Interactive multimedia for second language learning : a comparison between individuals and dyads in a Hong Kong tertiary institute : a thesis presented in partial fulfilment of the requirements for the degree of Master of Education at Massey University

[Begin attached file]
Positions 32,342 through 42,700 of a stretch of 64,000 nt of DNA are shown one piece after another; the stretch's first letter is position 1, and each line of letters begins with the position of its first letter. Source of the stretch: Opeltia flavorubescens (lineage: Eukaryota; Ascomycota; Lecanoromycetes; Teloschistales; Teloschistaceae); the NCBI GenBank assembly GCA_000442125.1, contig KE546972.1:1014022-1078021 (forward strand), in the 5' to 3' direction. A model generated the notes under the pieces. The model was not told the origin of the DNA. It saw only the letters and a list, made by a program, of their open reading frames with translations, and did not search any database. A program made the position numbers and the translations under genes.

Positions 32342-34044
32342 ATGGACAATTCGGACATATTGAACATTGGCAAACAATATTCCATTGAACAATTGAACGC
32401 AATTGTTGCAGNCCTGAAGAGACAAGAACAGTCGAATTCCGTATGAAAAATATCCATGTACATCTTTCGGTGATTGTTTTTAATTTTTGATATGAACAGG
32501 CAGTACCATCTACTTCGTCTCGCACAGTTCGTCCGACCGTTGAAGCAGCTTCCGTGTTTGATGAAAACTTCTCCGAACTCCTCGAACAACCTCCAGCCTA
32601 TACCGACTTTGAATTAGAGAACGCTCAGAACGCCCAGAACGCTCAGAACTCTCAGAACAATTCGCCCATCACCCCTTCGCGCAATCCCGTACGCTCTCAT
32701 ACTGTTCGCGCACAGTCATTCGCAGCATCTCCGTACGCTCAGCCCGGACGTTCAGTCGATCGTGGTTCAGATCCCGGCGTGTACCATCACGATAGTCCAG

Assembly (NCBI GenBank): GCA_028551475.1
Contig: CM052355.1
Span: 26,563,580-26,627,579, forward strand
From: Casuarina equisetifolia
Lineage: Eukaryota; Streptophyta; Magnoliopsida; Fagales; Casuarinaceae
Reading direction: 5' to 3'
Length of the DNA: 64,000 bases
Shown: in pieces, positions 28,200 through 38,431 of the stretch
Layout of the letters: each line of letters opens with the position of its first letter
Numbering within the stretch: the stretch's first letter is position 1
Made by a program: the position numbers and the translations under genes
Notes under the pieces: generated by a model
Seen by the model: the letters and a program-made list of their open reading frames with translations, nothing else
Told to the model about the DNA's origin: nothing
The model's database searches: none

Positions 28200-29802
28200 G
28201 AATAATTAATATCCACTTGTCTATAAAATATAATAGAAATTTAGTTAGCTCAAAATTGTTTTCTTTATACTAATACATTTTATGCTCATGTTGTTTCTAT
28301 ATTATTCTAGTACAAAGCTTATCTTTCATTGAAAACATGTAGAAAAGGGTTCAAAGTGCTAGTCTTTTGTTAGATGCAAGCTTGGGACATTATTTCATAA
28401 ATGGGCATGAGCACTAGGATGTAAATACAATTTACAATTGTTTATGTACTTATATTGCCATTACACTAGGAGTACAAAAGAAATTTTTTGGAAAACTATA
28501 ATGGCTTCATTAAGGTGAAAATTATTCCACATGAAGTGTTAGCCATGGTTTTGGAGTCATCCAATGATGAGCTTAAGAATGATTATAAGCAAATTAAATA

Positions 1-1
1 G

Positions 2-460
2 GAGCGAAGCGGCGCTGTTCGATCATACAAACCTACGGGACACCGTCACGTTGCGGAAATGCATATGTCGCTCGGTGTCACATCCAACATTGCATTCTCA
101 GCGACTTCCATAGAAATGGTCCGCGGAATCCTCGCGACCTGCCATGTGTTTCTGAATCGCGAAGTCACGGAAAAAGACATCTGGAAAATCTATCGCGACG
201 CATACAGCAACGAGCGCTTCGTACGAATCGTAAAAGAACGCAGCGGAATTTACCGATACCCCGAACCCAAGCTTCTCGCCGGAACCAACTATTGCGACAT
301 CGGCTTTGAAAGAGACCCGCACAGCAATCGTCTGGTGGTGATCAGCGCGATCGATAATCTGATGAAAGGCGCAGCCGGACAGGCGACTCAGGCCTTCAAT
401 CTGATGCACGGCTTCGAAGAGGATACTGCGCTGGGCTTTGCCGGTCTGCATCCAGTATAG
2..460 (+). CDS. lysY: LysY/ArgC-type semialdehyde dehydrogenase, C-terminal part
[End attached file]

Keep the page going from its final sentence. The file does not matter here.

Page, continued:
Interactive multimedia appears to offer many advantages for adult learners studying in a self-access centre. However, there has been very little research into the use of multimedia for language learning so the advantages are largely speculative. Computers have a very individual tradition on the one hand, while on the other there is considerable interest in the way in which group learning is facilitated by the computer. This study examines the way in which individuals and dyads respond to interactive multimedia for second language learning. It focuses on three areas: control in the computer environment, adult second language learning and the social dimension of the computer environment. One of the problems with carrying out research in this area is the difficulty of finding a methodology that respects the learner choice that is such an appealing feature of interactive multimedia, while at the same time making it possible to compare the responses of different learners. The search for a suitable methodology was an integral part of this research. A case study approach was adopted. Two data collecting procedures, both of which relied in the first instance on video recording, were used. As the participants worked with the computer system two video cameras were operating. One camera focused on the computer screen and this was analysed to provide information about the way in which students used the program. The other camera focused on the participants and the computer system and this was used as the focus for stimulated recall. Interview data from the stimulated recall was analysed to provide information about participant response from the technological, socio-affective and cognitive perspectives. Results indicated that individuals were more aware of the possibilities of the technology and more dynamic in their use of it. They viewed considerably more chapters than dyads and were more conscious of the use of time. Individuals expressed a general preference for working with a partner in the future. In contrast, dyads viewed fewer chapters than individuals and spent considerably longer on each chapter. Their pace was more leisurely. There were clear examples of cooperation between members of dyads but a number expressed a preference for working alone in the future. There was a strong indication of the use of metacognitive strategies for language learning by all participants. Individuals provided evidence of a greater use of cognitive strategies than did dyads. The study provided a considerable number of insights into the use of interactive multimedia for language learning by individuals and dyads. It also suggested directions for future research: these included studies to identify repetition, and its various roles, in the interactive multimedia environment, and studies of same gender groups. The methodology adopted appeared to be sufficiently robust to lend itself to use in further research.